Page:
However, when images were presented in WJ’s left visual field, he acted as though he had suddenly gone blind. He told the scientists that he couldn’t see any bursts of light, letters, or anything else presented to him. But WJ wasn’t blind, he was mute.
You see these images were only seen by his right hemisphere, and like most right handed people (and many left handed as well), WJ only had one speech centre, and that was in his left cortical hemisphere. So his “right brain” had no speech centre to communicate what it knew. Sperry knew this because all the while WJ had been watching the images being flashed on the screen, his left hand (controlled by his “right brain”) had been pressing a telegraph key each time an image was presented.
In another experiment with a split-brain patient, the picture of a spoon was presented to the mute “right brain”, and the patient was unable to say what the item was. But the patient was able to correctly select a spoon from a group of items hidden behind a screen, by touching it his left hand. In these patients the “right brain” clearly shows an awareness that is independent and separate to that of the separated “left brain”.
Did Sperry’s split-brain patients now have two consciousnesses? There appears to be pretty good evidence that the answer to that question is yes. Its not simply a case of “the left hand not knowing what the right hand was doing”, we appear to have a phenomenon of the left hand/right brain not agreeing with what the right hand/left brain was doing.
This phenomenon was termed intermanual conflict. For example, one patient found that his right hand was struggling to pull up his pants, while his left hand struggled to push them down. On another occasion, this same patient’s left hand attempted to strike his wife as his right hand grabbed it to stop it. Bogen writes
Almost all complete commissurotomy patients manifest some degree of intermanual conflict during the early postoperative period. For example, a few weeks after operation, R.Y. (26) was seen buttoning his shirt with one hand while the other hand was following along just behind undoing the buttons....Even our youngest patient (L.B.)....While doing the block design test unimanually with his right hand, his left hand came up from beneath the table and was reaching for the blocks when he slapped it with his right hand and said, ‘That will keep it quiet for a while.’ 
An even more compelling illustration of split-brain multiple consciousness and will, is the case of the patient Paul S. For most people, their speech is controlled by their left cortical hemisphere, but very rarely a person has speech areas in both hemispheres. Paul S. was just such a person. He was also a patient who received a commissurotomy. After his split-brain surgery, both his left hemisphere and his right hemisphere could speak. When they did, Paul’s left hemisphere said that he wanted to be a draftsman, and his right hemisphere said he wanted to be a racing driver. Paul was tested at the time of the Watergate scandal, and his left hemisphere liked Richard Nixon, and his right hemisphere disliked Nixon.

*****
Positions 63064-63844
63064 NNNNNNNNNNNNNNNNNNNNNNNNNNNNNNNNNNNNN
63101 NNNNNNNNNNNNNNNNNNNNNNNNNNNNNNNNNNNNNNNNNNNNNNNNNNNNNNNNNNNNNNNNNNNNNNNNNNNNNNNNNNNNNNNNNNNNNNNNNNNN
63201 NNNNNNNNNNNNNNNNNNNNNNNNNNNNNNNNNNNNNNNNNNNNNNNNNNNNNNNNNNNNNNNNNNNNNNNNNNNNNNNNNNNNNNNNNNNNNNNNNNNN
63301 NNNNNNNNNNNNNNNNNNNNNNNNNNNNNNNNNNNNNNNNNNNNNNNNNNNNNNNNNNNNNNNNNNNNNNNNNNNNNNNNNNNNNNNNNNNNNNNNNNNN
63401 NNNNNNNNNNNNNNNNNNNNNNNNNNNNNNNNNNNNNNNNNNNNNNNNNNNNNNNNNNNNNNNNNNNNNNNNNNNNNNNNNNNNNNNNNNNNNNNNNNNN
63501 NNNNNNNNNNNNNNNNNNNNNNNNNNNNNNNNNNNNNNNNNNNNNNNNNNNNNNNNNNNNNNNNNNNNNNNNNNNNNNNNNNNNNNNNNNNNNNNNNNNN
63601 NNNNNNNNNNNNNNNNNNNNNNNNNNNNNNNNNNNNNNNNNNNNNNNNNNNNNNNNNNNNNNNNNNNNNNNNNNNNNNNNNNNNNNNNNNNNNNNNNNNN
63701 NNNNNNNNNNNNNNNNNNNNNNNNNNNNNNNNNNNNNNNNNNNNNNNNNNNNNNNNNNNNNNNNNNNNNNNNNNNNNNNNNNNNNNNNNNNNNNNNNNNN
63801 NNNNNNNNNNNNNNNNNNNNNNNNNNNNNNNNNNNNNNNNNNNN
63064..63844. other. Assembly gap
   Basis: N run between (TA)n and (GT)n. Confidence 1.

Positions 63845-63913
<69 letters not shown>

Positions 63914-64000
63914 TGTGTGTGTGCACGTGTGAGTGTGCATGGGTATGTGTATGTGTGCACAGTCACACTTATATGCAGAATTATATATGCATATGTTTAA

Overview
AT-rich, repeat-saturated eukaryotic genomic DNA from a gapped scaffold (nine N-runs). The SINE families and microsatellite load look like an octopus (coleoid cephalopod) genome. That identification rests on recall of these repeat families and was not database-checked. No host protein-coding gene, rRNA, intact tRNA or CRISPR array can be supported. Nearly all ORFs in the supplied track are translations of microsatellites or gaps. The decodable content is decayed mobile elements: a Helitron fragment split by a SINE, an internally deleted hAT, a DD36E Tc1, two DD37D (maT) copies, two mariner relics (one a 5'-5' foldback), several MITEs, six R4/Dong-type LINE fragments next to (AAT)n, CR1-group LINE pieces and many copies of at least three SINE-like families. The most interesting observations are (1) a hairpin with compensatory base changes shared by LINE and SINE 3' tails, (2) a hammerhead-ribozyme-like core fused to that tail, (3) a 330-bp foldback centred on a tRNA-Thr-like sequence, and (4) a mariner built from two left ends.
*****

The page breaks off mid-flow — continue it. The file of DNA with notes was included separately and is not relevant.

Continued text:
When the corpus callosum is severed in adults, we create separate consciousnesses which can act together cooperatively within a single body. In Multiple Personality Disorder (MPD), or Dissociative Identity Disorder (DID), as it is now known, psychological trauma to the developing mind also creates separate consciousnesses which can act together cooperatively within a single body. And in both cases, in most normal social situations, the individual would provide no reason for someone to suspect that they were not dealing with someone with a unitary consciousness.
- Bogen & Vogel, 1974
- Bogen, 1997
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Bogen, J.E. (1997). Physiological consequences of complete or partial commissural section. In M. J. M. Apuzzo (Ed.). Surgery of the Third Ventricle (2nd ed., pp. 167-186). Baltimore: Williams & Wilkins.
Bogen, J.E., & Vogel, P.J. (1974). Neurological status in the long term following complete cerebral commissurotomy. [This paper originally appeared as a chapter in F.Michel and B. Schott (eds.), Les Syndromes de Disconnexion Calleuse chez l’Homme, Hôpital Lyon,1974.] Retrieved June 3, 2008, from http://www.its.caltech.edu/~bogen/text/lyon.html
Bower, B. (1996). Whole-brain interpreter: a cognitive neuroscientist seeks to make theoretical headway among split brains. Science News, 149(8), p124-125.
Gazzaniga, M.S., & Hillyard, S.A. (1971). Language and Speech Capacity of the Right Hemisphere. Neuropsychologia, 9, 273-280.
Springer, S.P., & Deutsch, G. (1989). Left Brain, Right Brain, (3rd Ed.). New York: W.H. Freeman and Company.